• Saddle stitching

Highly inexpensive and the fundamental method of magazine binding. This method involves stapling and trimming to size printed paper. Saddle stitching is perfect for magazines with less than 48 pages as any more than that, and the magazine will not be able to lie flat.

When using saddle stitching, all the papers should have the same weight, and the inside paper should be narrower than the outside paper.

  • Perfect binding

For publications with more than 48 pages, perfect binding is the best binding solution. This binding is done by gluing pages together at the spine, and then the cover is wrapped around the glued pages.

Magazines with perfect binding have a flat spine, allowing designers to add design or text, making the magazine easily identifiable on a newsstand.

  • Page count

Commercial printers charge per page. Therefore, it is imperative that before you send the magazines to the printers, make sure you have correctly counted the pages. Count all pages, including the cover and back page, counting the left and right pages separately at each page turn.

Depending on the agreement you may have with your printers, you may be charged per sheet instead of per page. A sheet is the physical piece of paper that will produce four pages when folded in half.

  • Dimensions of the magazine

The dimensions refer to the width and length of the magazine in its finished form. Commercial printers typically have standard sizes that you should consider before creating a layout for the magazine. This reduces wastage of paper, giving you an efficient and good paper yield.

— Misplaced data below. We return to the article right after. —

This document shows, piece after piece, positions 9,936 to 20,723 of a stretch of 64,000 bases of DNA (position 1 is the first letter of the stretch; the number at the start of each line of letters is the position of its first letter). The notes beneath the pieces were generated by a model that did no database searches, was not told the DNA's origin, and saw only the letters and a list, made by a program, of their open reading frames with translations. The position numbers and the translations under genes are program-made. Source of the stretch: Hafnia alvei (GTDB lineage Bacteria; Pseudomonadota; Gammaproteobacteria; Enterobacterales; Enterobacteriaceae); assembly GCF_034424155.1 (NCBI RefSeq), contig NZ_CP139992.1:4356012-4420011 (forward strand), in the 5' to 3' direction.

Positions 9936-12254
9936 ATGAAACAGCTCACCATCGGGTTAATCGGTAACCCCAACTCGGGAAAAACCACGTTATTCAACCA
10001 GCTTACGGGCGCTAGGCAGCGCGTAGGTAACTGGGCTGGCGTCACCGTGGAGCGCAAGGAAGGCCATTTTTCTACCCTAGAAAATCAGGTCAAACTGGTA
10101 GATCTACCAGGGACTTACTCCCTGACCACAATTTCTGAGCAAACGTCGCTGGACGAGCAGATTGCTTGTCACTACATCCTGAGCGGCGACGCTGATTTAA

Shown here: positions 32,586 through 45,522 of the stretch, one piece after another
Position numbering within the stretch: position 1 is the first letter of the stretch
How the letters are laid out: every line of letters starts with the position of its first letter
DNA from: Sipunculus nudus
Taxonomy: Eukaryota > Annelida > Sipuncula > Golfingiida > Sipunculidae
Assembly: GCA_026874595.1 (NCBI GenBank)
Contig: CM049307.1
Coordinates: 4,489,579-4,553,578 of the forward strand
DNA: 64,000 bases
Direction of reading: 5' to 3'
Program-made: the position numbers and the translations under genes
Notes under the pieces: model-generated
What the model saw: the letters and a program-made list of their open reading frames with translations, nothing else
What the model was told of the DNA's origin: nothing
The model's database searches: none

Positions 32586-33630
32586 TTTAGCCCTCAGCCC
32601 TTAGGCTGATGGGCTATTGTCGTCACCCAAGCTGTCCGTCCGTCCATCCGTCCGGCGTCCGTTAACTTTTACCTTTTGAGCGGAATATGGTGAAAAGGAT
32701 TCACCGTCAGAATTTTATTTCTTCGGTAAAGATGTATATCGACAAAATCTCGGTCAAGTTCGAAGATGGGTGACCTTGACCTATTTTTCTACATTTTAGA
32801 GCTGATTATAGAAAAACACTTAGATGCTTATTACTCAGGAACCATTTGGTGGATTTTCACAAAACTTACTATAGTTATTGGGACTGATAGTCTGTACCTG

The standard sizes are determined by the type of production equipment used by the printer. It would be wise to design your magazine’s page size to conform to one of your printer’s standard page sizes. This will optimize the production of your magazine and keep the cost as low as possible.

  • Quantity of magazines to be printed

The quantity magazines will help determine the best printing press to use. Since established magazines have widespread distribution and high readership levers, their large quantities necessitate a high-speed web press. A web press is an offset printing press that is fed from giant rolls of paper. As the paper unwinds from the roll, it forms a continuous “web” through the press. 

Since start-up magazines do not have large production runs…at least in the early going, their initial runs of a recently-launched magazine are more likely to be produced on a sheet-fed printing press. Unlike a web press fed from a continuous spool of paper, a sheet-fed press has separate sheets of paper entering the press one after another.

Both the web and sheet-fed press produce high-quality printed material, with the web press being more cost-effective of the two.

Conclusion

Although printing is the last step in the magazine production process, the different aspects of this phase should be considered first as they affect the whole publication process. Your printing choices and style will ultimately affect the appearance and the cost of your magazine.